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Wednesday, March 8, 2017 - 3:00pm
Speaker: Padraic Shafer, LBNL
Chirality determines many important properties in nature, ranging from the
electroweak interaction in particle physics to the reactions of enzymes that are
fundamental for life. In condensed matter physics, chiral structures determine the
functional behavior of magnetic and other correlated-electron materials. Underlying
these functionalities are a wealth of intriguing nanoscale ordering phenomena such
as charge, orbital, and spin superstructures, as well as periodic arrays of domains
and domains walls or vortices.
This talk focuses on the chiral nanostructures in two distinct material systems:
Chiral magnetic domain walls (DWs) in Co/Pt/Cu multilayers; and the emergent
chirality of electric polarization vortices in PbTiO3/SrTiO3 superlattices.
Our experimental measurements of DW chirality in ultrathin films are important
for both the fundamental understanding of DWs and in research on topologically
protected nanomagnetic structures . Additionally, they provide critical
information for the development of DW-based spintronic devices, where DW
chirality has been suggested to greatly suppress the critical current density for
driving DW motion.
Recently we have discovered chiral topologies of electric polarization that are
reminiscent of rotational spin topologies. These nanometer-scale arrays of counterrotating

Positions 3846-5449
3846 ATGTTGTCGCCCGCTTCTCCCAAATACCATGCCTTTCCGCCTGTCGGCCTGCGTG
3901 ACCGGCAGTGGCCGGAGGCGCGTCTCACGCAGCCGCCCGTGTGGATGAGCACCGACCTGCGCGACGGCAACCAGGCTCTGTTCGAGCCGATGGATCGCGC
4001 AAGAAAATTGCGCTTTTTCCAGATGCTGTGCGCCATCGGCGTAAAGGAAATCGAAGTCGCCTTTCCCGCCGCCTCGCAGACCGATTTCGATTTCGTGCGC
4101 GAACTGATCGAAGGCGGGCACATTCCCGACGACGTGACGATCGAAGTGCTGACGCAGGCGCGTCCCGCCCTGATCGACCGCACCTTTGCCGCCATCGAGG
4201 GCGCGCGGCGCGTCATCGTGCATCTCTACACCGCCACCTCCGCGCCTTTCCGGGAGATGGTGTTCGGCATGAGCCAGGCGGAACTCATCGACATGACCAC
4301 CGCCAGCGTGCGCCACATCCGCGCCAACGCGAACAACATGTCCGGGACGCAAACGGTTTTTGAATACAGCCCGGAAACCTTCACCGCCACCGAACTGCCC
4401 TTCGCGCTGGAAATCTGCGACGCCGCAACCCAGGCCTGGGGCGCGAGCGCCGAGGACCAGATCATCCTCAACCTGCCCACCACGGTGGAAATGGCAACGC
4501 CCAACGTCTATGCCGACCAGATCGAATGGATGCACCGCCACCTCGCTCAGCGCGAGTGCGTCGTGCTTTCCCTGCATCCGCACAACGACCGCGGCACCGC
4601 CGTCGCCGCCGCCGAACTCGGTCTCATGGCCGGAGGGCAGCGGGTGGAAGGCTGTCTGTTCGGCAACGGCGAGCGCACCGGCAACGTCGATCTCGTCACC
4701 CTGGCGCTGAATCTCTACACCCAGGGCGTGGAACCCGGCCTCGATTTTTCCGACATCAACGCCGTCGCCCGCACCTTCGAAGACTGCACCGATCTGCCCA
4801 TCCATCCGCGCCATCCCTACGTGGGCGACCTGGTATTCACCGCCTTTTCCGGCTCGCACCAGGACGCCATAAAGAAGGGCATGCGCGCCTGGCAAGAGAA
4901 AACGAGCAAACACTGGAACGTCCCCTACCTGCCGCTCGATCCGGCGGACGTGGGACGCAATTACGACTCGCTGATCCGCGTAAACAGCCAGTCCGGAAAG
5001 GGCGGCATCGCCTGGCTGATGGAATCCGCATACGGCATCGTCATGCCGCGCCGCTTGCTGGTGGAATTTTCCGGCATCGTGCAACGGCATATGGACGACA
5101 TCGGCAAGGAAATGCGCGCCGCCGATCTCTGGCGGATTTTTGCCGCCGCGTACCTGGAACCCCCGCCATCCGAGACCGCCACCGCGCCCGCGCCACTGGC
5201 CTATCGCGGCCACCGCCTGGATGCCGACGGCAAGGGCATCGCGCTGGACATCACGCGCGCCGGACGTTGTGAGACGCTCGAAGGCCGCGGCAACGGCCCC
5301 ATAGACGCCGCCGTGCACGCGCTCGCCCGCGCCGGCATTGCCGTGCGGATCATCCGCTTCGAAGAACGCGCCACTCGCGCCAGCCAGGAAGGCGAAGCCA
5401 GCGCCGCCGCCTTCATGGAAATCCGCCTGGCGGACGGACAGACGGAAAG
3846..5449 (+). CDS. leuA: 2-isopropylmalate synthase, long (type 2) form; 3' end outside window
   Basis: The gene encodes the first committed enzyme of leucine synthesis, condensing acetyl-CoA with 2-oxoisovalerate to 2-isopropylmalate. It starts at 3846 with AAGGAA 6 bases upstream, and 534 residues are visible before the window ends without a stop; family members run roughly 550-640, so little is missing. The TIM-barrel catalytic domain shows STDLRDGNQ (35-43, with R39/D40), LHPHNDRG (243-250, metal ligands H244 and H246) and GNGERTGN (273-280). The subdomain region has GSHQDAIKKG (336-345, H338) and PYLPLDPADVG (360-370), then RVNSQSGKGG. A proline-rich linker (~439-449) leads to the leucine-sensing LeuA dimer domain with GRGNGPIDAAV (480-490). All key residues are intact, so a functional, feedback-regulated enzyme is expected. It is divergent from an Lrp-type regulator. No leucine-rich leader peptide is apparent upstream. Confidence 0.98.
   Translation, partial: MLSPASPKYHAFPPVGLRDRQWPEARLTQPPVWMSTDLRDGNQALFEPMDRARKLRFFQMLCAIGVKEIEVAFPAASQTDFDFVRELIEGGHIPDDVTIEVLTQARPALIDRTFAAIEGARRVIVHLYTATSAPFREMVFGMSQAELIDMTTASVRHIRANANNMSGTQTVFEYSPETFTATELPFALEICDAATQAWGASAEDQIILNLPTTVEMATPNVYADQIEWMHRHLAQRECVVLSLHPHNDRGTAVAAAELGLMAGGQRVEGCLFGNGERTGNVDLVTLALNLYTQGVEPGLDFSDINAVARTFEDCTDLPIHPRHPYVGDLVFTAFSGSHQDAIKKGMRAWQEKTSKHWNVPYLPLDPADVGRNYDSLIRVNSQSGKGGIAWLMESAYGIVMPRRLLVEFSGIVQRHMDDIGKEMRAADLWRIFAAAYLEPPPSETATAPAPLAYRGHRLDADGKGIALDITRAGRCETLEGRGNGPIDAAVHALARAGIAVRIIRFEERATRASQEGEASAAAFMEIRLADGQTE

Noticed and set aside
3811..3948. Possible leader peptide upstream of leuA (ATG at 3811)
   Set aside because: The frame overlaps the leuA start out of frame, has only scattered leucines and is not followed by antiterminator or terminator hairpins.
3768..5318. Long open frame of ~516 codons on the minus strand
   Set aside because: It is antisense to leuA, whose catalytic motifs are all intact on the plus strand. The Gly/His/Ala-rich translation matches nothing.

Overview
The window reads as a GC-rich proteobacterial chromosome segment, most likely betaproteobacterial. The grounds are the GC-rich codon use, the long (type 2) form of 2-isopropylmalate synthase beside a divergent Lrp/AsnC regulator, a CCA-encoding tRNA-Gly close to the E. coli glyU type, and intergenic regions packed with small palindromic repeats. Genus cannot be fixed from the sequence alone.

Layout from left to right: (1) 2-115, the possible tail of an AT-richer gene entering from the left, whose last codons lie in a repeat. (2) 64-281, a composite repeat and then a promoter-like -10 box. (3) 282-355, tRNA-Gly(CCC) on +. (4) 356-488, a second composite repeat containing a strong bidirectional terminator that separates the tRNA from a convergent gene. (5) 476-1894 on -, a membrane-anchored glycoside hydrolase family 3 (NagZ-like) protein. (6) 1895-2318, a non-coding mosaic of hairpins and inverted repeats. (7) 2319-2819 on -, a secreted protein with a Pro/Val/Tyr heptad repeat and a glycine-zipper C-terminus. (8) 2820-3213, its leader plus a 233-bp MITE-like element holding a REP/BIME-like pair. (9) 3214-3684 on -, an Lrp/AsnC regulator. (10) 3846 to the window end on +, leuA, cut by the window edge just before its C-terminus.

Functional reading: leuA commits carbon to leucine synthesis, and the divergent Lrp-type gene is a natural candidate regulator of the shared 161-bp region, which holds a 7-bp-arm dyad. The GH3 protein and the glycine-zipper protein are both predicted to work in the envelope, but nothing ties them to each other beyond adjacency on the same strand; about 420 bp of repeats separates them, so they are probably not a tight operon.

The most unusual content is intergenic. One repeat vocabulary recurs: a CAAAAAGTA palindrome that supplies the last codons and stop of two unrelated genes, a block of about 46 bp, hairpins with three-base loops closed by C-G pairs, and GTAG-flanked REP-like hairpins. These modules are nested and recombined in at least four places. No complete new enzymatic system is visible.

vortex pairs can be created by employing the competition between charge,
orbital, and lattice degrees of freedom in superlattices of alternating PbTiO3 and
SrTiO3 layers . These observations have implications for the creation of new
states of matter (such as dipolar skyrmions, hedgehog states) and associated
phenomena in ferroic materials, such as electrically controllable chirality.
For both studies we employ the unique capabilities of resonant soft x-ray
diffraction (RSXD) as a tool for investigating electronic and magnetic
nanostructures. RSXD uses x-ray wavelengths of ~1‒3 nm that are well matched to
the periodicity of the nanostructures. By selecting wavelengths that correspond to
resonant electronic transitions we gain sensitivity to probe the magnetic or electric
polarization orientations. In particular, x-ray circular dichroism (XCD)—the
difference in diffraction intensity when circularly polarized x-rays of opposite
helicity are used—is central to identifying chiral polarization textures that emerge
in magnetic domain walls and in vortex superlattices composed of non-chiral
 G. Chen et al., Nature Communications 4, 2671 (2013).
 A. K. Yadav et al., Nature 530, 198 (2016).
Padraic Shafer is a Research Scientist at the Advanced Light Source, an x-ray
synchrotron facility at Lawrence Berkeley National Laboratory. He received a Ph.D.
in Materials Science and Engineering from the University of California, Berkeley for
work on nanoscale ferroelectric domains and vibrational energy scavenging. As a
Postoctoral Research Fellow at the ALS, Padraic designed and commissioned a
beamline endstation for resonant x-ray scattering studies of strongly correlated
electronic materials. He joined the Magnetic Spectroscopy and Scattering Group as
an ALS scientist in 2012. Previously he was a research and development engineer at
the Microelectronics Division of IBM, after receiving a B.S. from the University of
Illinois at Urbana-Champaign.
Padraic studies electronic order at domain walls and thin film interfaces in complex
oxides and magnetic metals using a combination of resonant soft x-ray absorption
and scattering. He also investigates spin-pumped dynamics in magnetic multilayers
using x-ray based ferromagnetic resonance.